Spoilers for Batman Arkham Asylum ahead
(like anyone but me hasn’t finished that game by now)
Writer – Paul Dini
Artist – Carlos D’Anda
Colorist – Gabe Eltaeb
Letterer – Travis Lanham
Asst. Editor – Chynna Clugston Flores
Editor – Jim Chadwick
I gave up a long time ago on keeping up with the gaming world. There came a brief span of time in the early 90’s when I tried to play the “hot” games as soon as they were released. No more. I don’t have that kind of time. Haven’t for years.
Know that one guy that hasn’t finished Arkham Asylum? The Batman game that came out in 2009? That guy is me.
Sorry, but the version I have is for the PC and I can’t seem to get past the Bane part. That dude gets me every single time.
That means that this issue spoils the end of Batman: AA and I feel a bit bad about that. Not that it is a real shocker that the game ending is a pumped up Joker, seen on page one here.
No, not really a surprise. But I do feel spoiled in knowing how it ended given I didn’t EARN that knowledge. Here we go anyway.
Joke was defeated, of course, even in this pumped-up, muscle-bound state. And the effects of the drugs he took to get to this state have left him much worse for wear.
He’s so gravely torn up that he will die long before he can escape again, and the ravaging effect of the drugs called the Titan Formula have left him to weak to be a threat to Batman ever again.
Even as the Joker accepts the bitter irony in his fate, I want to mention that D’Anda’s art in this book fits both the game and the Batman mythos. I love every panel of it and seeing how he renders these takes on the classic Batman characters as vibrant, colorful beings that work in the context of real people is a credit to his skill. Likewise, with Dini’s scripting and dialogue. I don’t know how many of these text boxes are lifted from the game, but all of this feels like a great start to an exciting Batman story.
We move on to Harley Quinn, acting more like what I expect from her given the character’s B:TAS origins. I know that DC needs winning female characters and turning her into an anti-hero like they did Lobo works in favor of all that. However, to me THIS is the real Harley. She’s a homicidal maniac that would kill you in the blink of an eye to satisfy a whim of her devoted, abusive Joker. Trying to justify any turnaround in the character has to somehow address her mental issues and there’s where a “good-gal” Harley Quinn book falls apart for me.
Getting back to our storyline, hearing how bad Mr. J is doing makes Harley vow to save her beloved psycho.
From there we head to Mayor Sharp, the former Warden of Arkham Asylum and the guy I was supposed to rescue in that first game. He appears to be under the mental control of some shadowy figure showing up on his computer screen. A shadowy figure up to no good, too.
He jumps on the air spouting a bunch of political rhetoric about how he’s made the city safer (he hasn’t) and how he has a plan to keep it safe (he doesn’t, his master has a plan to take it over). Our reporter Vicky Vale (yay, History!) has a few words to take the wind out of mind controlled sails.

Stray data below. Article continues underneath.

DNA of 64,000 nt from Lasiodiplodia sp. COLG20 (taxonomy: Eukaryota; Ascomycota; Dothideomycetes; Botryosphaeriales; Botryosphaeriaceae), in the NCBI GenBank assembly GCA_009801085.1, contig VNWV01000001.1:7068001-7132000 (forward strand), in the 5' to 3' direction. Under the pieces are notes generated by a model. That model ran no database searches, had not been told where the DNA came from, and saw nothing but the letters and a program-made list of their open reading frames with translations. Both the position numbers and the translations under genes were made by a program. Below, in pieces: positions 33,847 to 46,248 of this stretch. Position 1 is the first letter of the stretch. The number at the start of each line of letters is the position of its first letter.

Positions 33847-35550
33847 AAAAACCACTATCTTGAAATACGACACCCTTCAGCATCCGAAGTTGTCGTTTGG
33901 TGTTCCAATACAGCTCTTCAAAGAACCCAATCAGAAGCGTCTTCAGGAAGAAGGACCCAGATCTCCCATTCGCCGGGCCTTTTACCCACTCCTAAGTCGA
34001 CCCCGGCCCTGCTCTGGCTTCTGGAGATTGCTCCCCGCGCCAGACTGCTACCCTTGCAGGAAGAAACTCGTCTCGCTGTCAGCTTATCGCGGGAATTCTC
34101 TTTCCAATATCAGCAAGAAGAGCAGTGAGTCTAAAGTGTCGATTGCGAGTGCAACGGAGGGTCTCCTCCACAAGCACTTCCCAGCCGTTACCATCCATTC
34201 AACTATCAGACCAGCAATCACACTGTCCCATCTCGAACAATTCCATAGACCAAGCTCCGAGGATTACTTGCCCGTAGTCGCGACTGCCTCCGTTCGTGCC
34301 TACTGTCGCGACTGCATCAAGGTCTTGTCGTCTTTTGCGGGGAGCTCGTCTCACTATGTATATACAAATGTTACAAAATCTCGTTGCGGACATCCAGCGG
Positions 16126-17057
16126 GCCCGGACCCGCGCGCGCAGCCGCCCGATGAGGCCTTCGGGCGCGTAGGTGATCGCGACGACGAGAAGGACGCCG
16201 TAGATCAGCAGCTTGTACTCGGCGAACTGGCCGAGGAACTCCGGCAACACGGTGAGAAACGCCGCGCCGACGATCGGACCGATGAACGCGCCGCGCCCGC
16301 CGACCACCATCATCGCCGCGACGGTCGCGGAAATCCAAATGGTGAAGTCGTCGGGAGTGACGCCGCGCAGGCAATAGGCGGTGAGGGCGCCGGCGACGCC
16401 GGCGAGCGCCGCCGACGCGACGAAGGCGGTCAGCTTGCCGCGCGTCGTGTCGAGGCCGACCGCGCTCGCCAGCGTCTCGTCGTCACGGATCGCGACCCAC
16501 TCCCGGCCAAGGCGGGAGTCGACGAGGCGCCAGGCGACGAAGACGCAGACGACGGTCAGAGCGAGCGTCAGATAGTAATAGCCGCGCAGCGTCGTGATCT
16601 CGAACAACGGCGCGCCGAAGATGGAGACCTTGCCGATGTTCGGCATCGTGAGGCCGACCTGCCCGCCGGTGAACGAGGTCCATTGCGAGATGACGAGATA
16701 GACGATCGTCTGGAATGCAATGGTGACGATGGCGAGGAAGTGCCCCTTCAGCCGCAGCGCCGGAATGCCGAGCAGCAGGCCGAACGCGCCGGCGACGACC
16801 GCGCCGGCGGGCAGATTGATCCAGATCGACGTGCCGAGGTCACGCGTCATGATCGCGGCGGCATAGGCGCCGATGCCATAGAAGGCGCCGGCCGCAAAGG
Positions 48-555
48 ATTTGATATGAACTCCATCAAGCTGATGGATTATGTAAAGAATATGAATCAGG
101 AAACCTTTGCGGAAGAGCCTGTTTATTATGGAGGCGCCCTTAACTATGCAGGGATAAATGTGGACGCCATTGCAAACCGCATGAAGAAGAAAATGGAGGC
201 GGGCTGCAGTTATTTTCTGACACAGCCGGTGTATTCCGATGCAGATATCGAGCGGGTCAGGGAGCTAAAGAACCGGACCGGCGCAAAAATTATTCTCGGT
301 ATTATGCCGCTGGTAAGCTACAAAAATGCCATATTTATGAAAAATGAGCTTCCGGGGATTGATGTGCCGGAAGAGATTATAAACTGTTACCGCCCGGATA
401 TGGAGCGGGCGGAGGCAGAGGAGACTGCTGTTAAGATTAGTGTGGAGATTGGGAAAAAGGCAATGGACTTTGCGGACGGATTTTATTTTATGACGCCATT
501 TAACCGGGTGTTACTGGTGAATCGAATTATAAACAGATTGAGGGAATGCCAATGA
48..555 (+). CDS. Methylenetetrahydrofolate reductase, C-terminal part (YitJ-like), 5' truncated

That mysterious head-in-a-Skype-window guy also has the Mayor wired for sound, using an earpiece to feed him instructions.
Jim Gordon, watching the broadcast, knows the true score though. That’s why he turns to this man to help.
Given the task of bringing in these two, Batman starts his search with Two-Face on a hunch from Oracle that he’d likely be unable to resist hiring them.
After a brief scuffle with Two-Face’s doormen, Batman confronts the villain face to face (to face?... Maybe.). Dent decides to play good guy and gives Batman some friendly information about the pair.
Great. More Titianized enemies to fight. That’s what I needed. I couldn’t even get past Bane. I should have saved my money instead of buying that two-pack off Humble Bundle.
Anway, Harvey gets some guff from his gang for letting Bats leave unscathed, to which he answers thusly.
Yes, yes! Those pesky Trasks are in the process of “Titianing” it up right as the Mayor gets underway. Note that all of them are puppets dangling from the strings of the mysterious man we saw earlier on Sharp's computer screen. Methinks this is all part of a much grander plan.
Batman doesn’t, knowing only the immediate threat to Mayor Sharp and the collected journos and crowd. He arrives armed for bear (notice him swooping in way in the background of the first panel?) and has the Trasks on the ropes.
Which sadly plays exactly into the puppet-master’s hands.
T&T live up to their name here…
And the destruction they cause lays the groundwork for the beginning of Arkham City. Sharp declares a sort of “Martial Law” in Gotham, walls off a section of the city and begins…
…a huge curtail of civil liberties…
And there you have the intro to the game. I would like to point out that most of the time I don’t buy into game tie-ins because they tend to be unsatisfying in how they conclude. It looks as if Arkham City will actually work like a standard comic with a true arc following the story you get if you play through the video game. I’m excited for that and since the art and writing meet my standards for enjoyable, I will pick up more if I find them out there.
Plus reading these gives my button mashing fingers a much needed rest.